- Article by Online Editor
- Photography by Stu Morley
If you asked me to recall one of the first moments that struck me with such a fond appreciation for furniture design, without a doubt, I owe much to the flea markets I used to rummage as a young man in search of old mid-century gems. What was then a mere hobby ultimately became an obsession of sorts. To this day, I remain convinced that the search for good vintage can easily last a lifetime. The question is: where to put it all?
Lured by similar addiction, Ross Hines first found his way into the design industry by refurbishing worthy vintage pieces. Though clever enough, he made it his lifes work. As he shows me around his place in Collingwood, I have no problem calling the man a vintage and modern guru. For as much as Hines might know about Australian mid-century classics, he also has a keen interest for what is most relevant in contemporary furniture design, something I can appreciate even more. Needless to say, weve had some interesting conversations. Having established a small design collective with his counterparts just a few years ago, he now finds himself producing furniture alongside some of the brightest local talents, as opposed to simply collecting and reselling. Never to be ungrateful, as the vintage trade has always treated him well.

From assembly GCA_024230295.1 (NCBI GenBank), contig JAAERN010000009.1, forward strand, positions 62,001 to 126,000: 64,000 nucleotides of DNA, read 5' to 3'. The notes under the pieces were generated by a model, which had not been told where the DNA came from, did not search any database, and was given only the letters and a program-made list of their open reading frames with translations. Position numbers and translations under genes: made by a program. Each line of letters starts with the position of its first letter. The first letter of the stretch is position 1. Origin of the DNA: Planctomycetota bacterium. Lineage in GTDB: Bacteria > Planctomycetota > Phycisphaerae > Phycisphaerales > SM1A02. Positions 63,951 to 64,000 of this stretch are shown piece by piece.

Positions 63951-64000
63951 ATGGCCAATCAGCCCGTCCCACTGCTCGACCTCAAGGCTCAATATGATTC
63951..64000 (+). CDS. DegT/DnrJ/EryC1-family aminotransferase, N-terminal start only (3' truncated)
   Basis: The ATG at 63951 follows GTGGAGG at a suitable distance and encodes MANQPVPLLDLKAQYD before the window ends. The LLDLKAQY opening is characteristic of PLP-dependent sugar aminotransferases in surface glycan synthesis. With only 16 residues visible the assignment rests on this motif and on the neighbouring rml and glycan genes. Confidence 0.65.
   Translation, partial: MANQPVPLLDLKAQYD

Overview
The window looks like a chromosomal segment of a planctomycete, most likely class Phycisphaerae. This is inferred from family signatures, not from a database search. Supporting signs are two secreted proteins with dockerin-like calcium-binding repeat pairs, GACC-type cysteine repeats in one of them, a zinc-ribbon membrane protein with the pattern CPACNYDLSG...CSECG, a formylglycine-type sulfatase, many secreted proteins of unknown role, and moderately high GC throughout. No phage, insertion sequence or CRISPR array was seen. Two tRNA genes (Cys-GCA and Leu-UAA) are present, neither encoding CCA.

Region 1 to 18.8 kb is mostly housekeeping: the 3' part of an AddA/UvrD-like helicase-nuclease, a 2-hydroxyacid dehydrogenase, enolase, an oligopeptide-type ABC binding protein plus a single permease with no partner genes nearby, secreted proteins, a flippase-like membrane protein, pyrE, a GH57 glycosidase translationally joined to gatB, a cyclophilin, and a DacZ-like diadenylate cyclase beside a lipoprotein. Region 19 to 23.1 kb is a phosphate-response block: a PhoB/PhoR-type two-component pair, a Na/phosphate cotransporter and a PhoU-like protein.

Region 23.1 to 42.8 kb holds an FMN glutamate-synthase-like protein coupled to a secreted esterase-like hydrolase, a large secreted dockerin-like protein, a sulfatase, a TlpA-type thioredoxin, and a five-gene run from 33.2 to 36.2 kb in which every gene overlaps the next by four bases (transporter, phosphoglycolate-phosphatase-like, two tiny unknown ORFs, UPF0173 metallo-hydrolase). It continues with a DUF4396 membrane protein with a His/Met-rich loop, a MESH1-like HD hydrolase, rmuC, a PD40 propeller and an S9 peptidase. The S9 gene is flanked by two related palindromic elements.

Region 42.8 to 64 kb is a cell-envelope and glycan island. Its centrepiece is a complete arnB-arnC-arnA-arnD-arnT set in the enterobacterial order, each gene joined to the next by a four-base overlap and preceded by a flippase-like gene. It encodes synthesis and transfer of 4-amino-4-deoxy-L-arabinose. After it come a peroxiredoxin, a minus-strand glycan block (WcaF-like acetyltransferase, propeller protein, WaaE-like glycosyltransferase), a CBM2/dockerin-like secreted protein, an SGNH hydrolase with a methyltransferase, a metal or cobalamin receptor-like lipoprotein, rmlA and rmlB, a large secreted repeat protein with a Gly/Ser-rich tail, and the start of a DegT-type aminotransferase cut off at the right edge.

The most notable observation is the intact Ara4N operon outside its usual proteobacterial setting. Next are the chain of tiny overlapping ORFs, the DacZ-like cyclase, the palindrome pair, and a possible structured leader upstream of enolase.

Still, the ideas that have brewed under the Design Refinery collective are an example of why collectives even work in the first place. By pooling their insight and resources to test and prototype their design thinking, the collective now shares access to great CNC technology and steel-working facilities, all within a 2km radius. Slowly, but with good scrutiny, theyve managed to create a new range of products and furniture, all of which seems to be the mere beginning of something much greater for the years to come. And although making a business of this effort hasnt been easy we all know getting any fresh product to market never is there now seems to be a smooth and running system of two small businesses in place, functioning in total unison.